Civil Society Dialog on Mining Policies
AUA Center for Responsible Mining Leads Civil Society Dialog
2 min readIn the coming year, 2021-22, the Government of the Republic of Armenia (RA) will develop its long-awaited mining policy and strategy, including necessary legislative reforms. To prepare civil society organizations to engage in forthcoming policy and strategy formulation discussions, on April 16-17, the American University of Armenia (AUA) Center for Responsible Mining conducted an intensive two-day policy dialog with over 30 civil society members and government representatives. Recommendations from civil-society groups will be formally shared with national authorities responsible for developing mining policy.
The two-day policy dialog was implemented as part of the “Mining Sector Policy Dialog, Information Portal, and Youth Engagement” project, financed through Transparency International with funds from the U.S. Agency for International Development (USAID).
“We considered this as the start of a longer process to constructively engage civil society in some of the topics related to mining,” says Alen Amirkhanian, director of the AUA Center for Responsible Mining. “We also hope there will be a chance to continue dialog on other key topics that we did not get to cover.” Amirkhanian elaborates that those other issues include management of state revenues from mining, the process of mining permit applications and approvals, technological modernization of the mining sector, and more.
Based on initial stakeholder consultations, four areas were prioritized for this two-day dialog. These included work conditions and occupational safety in Armenia’s mining sector; disaster resilience in Armenia’s mining communities; mitigating the negative legacy of mining in Armenia, going back to pre-soviet, soviet, and post-soviet periods; and environmental and public-health responsibilities in Armenia’s mining sector.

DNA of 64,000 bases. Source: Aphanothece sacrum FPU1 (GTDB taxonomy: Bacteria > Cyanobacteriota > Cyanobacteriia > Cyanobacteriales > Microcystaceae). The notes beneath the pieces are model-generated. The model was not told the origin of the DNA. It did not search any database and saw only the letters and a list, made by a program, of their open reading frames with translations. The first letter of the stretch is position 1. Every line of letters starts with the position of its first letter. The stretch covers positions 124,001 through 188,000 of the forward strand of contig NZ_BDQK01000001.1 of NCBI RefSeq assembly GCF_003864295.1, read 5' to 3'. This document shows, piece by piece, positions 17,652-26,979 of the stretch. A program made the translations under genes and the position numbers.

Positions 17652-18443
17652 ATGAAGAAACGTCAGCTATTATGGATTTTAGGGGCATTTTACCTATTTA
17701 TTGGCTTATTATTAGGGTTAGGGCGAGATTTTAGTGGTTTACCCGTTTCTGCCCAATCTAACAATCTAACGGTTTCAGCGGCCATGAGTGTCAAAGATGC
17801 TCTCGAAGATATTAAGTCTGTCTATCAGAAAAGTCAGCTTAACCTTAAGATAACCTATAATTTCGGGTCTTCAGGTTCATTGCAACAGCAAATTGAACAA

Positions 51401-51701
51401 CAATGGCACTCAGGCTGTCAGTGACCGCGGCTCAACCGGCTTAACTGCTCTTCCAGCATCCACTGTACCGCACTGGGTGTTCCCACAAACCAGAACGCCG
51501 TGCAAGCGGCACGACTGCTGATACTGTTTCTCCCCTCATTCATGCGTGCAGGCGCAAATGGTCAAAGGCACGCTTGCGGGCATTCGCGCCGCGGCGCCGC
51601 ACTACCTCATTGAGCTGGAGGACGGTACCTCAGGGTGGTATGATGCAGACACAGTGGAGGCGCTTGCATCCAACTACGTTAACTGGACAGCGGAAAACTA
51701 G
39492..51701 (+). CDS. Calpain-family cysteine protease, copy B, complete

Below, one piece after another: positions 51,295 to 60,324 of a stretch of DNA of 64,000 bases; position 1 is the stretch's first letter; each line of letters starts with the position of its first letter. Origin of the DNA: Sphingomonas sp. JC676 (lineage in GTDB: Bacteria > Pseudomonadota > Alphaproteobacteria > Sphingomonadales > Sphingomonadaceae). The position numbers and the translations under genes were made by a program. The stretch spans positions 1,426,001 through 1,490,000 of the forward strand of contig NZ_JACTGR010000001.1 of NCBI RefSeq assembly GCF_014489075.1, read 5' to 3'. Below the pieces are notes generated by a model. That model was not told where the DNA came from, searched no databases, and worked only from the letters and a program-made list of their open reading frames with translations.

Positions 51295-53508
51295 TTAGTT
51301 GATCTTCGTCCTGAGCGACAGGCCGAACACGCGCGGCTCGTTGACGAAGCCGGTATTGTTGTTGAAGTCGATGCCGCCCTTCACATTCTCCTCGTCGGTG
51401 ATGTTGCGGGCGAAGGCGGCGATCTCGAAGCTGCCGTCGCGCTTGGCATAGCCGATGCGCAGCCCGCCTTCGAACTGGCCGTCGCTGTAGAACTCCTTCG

To enable in-depth and informed discussions, the Center commissioned four papers, one on each topic. “We identified experts in the country who could review the completed research and projects in each of those topics and prepare a review, identify gaps, and make preliminary recommendations for discussion,” says Alexander Arakelyan, the project manager.
The structure of the policy meetings was as follows: presentation of the results of the analysis covered in discussion papers; clarification of facts and situation by invited experts; discussion and deliberation among civil society representatives; and, in conclusion of the meetings, generating a list of recommendations to be shared with the government.
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